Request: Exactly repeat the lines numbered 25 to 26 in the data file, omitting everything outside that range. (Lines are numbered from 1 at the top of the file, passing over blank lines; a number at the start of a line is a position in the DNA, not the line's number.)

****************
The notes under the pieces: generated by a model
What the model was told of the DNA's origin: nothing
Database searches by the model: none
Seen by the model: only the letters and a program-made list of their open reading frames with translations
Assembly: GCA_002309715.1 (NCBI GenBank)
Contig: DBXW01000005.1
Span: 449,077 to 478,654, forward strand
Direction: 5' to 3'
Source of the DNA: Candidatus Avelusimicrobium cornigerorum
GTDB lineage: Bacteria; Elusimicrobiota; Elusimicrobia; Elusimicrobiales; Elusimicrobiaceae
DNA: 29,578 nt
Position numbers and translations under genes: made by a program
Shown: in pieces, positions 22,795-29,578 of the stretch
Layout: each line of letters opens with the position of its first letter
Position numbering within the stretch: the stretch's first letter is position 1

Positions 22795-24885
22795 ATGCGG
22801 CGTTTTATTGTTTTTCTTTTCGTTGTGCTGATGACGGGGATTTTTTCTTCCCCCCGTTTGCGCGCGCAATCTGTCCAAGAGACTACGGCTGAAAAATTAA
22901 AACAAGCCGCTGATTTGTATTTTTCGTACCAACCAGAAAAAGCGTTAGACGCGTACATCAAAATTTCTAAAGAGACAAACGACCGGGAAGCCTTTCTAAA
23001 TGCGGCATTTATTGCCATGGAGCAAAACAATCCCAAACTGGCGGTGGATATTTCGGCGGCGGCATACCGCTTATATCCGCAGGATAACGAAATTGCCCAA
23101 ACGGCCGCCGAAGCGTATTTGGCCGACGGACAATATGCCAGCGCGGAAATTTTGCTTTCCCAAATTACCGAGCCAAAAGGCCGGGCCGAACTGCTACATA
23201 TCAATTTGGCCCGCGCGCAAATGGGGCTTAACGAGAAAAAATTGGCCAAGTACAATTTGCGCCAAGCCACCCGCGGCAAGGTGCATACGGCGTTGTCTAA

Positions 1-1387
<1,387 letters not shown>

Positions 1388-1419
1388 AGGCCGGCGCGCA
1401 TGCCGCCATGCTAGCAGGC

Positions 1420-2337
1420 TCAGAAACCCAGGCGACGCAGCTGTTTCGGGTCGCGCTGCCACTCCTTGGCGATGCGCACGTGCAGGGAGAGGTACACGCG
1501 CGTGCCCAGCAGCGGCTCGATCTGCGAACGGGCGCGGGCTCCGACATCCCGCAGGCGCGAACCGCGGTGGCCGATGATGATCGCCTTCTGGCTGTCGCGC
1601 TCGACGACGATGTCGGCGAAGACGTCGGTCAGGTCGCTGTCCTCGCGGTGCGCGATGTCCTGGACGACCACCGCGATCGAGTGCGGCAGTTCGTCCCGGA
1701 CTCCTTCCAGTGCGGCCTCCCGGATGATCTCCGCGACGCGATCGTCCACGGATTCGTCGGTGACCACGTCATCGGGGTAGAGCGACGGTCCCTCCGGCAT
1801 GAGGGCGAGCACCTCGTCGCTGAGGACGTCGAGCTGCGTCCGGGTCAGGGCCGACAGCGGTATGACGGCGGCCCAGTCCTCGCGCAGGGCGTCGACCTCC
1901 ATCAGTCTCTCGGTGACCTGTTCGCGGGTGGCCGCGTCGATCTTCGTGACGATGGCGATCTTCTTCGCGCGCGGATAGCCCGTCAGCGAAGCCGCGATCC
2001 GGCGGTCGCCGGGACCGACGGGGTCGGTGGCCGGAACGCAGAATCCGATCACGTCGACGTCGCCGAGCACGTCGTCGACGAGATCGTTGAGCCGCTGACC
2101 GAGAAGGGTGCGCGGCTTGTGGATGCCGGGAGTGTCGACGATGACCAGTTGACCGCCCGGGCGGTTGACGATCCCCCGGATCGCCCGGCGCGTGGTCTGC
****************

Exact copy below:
Positions 1388-1419
1388 AGGCCGGCGCGCA